The most notorious gangsters from Corleone, even in the 20th century, have very common, and religiously significant, given names: Luciano Leggio is named for a Syrian ascetic. Leoluchina Sorisi is named after San Leoluca, a patron saint of Corleone. Bernardo Provenzano is named after the other patron saint of Corleone, Fra Bernardo. Salvatore Riina is named for Jesus Christ: his given name means “savior.”

Two given names that are technically different, but very often conflated, are Antonio and Antonino. Men baptized Antonio are called Antonino so frequently in the official records, that when I saw two defendants among those at Bari, Antonio Mancuso Marcello and Antonino Mancuso Marcello, with the same parents and different birth dates, that I thought at first there must be some mistake. As it turns out, even this confusion is inherited: the brothers are named after their paternal great-uncle and grandfather, respectively.


Feature image of the Blessed Virgin Mary by Stefan Lochner (circa 1400/1410–1451) – The Yorck Project: 10.000 Meisterwerke der Malerei. DVD-ROM, 2002. ISBN 3936122202. Distributed by DIRECTMEDIA Publishing GmbH. In public domain.

The physician and the patient

The physician and the patient

Dr. Michele Navarra and his successor, Luciano Leggio, dominated the Corleonesi Mafia after World War II.

A few months before Domenico Liggio married, in the summer of 1834, he lived with his widowed mother and an older brother, Salvatore, near the ancient Ospedale dei Bianchi in Corleone: the same hospital Dr. Michele Navarra would run, a hundred years later.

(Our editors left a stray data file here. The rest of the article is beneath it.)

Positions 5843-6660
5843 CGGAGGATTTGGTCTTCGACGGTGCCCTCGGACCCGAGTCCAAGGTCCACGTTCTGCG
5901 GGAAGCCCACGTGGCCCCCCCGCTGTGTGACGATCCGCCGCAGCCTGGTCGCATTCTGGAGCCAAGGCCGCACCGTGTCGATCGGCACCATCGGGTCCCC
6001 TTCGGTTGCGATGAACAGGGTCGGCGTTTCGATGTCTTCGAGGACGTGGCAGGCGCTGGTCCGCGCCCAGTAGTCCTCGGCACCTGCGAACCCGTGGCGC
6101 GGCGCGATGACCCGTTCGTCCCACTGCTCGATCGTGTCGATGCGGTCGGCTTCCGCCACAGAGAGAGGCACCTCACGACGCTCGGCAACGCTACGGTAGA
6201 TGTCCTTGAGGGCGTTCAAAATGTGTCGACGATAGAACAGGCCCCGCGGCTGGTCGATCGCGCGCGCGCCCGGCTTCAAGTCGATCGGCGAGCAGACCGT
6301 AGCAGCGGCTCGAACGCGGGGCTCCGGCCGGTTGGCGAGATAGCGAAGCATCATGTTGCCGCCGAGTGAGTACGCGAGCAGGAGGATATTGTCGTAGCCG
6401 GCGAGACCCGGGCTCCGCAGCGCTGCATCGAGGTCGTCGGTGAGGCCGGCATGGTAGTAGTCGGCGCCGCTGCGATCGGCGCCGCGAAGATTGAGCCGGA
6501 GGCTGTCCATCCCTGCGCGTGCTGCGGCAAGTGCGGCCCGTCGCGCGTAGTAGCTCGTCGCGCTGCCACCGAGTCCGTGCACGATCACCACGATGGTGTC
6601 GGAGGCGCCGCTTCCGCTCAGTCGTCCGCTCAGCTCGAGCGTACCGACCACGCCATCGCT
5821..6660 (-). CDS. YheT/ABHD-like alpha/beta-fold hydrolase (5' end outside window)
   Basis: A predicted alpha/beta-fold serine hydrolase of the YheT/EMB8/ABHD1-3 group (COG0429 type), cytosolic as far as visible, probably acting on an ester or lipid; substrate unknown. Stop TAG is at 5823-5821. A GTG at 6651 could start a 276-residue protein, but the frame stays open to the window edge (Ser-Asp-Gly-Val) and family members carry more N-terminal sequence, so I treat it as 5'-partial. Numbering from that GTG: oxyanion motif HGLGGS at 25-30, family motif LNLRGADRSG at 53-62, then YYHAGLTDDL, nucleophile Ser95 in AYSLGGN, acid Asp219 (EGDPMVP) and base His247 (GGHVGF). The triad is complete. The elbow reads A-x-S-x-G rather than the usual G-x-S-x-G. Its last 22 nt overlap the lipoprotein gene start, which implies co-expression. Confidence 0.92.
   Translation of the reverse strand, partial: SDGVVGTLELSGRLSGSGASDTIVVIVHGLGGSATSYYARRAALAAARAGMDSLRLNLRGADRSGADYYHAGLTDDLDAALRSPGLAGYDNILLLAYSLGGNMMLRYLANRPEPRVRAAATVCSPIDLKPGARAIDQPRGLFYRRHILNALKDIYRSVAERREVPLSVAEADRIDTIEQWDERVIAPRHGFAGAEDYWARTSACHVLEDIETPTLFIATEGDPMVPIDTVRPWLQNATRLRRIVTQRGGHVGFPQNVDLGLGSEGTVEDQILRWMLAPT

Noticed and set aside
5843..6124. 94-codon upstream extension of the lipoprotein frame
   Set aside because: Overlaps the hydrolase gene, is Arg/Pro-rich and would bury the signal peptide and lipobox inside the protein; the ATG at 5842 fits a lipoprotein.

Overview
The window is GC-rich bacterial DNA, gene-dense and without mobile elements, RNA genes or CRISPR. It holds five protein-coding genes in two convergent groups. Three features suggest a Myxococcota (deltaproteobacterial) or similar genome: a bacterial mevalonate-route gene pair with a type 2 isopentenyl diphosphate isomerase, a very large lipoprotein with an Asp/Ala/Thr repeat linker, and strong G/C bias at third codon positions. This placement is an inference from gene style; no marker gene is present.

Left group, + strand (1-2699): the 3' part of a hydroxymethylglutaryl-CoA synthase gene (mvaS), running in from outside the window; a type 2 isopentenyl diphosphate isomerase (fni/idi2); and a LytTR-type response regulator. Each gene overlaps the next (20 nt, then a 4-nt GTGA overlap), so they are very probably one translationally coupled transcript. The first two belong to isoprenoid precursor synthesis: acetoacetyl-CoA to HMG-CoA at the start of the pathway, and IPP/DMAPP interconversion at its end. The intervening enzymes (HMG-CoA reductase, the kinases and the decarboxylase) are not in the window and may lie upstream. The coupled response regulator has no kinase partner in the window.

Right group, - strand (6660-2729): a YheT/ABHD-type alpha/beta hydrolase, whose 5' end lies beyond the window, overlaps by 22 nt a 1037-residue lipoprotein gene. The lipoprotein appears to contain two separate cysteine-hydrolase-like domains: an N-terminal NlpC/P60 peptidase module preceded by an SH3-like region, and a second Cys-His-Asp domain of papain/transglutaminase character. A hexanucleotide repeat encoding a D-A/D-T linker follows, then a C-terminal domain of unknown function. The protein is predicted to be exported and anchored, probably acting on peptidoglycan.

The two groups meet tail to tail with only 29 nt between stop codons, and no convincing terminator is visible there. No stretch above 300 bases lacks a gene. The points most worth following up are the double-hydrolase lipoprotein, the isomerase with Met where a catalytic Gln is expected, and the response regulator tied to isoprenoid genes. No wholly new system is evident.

Even in a place known for its poverty, misery is not evenly distributed. To one side of the hospital, in the 1834 census, live the families of the more fortunate: the skilled artisans, petty nobles, and priests. Meanwhile, on the other side, beyond the arch, Domenico Liggio and his family live among peasant farmers and their widows. One of his neighbors was my first cousin, seven times removed, Gaspare Cascio.

Ninety-one years after this census was taken by the local priests, Domenico’s great-grandson Luciano Leggio was born, a ten minute walk south of the center of town, on via Lanza.

Though some sources claim Leggio’s name is misspelled “Liggio” due to a court reporter’s error, in fact both are common spellings of this surname in Corleone. Luciano’s grandfather and great-grandfather both appear in Church records as “Liggio.” Sometimes the name is “lo Liggio.” In 1834, there was a courtyard named after Maestro Pasquale lo Liggio, near via Macaluso, in the southeast of town.

Genealogists would not be surprised to find multiple spellings of a Sicilian surname, in records maintained on behalf of illiterate peasants, which were kept in ecclesiastical Latin by the Catholic Church. My own family’s surname appears variously as Cascio, lo Cascio, and most confusingly, as Castro, in both church and civil records. There is another family in Corleone called Castro, from which I am also descended.

My last name, Corleone natives tell me, is most likely related to cacio, or cheese. “Castro” is Latin for “castle,” of which there are the remains of two in town, and probably the descendants of those who worked there are called by this name. Other surnames in town include Palazzo and Palazotto. There are a wealth of names related to apples (pomo, or mele) in my family tree: Pomara, Pomilla, and di Puma; Mangiameli, which means “apple eater.” A “leggio” is a lectern or music stand.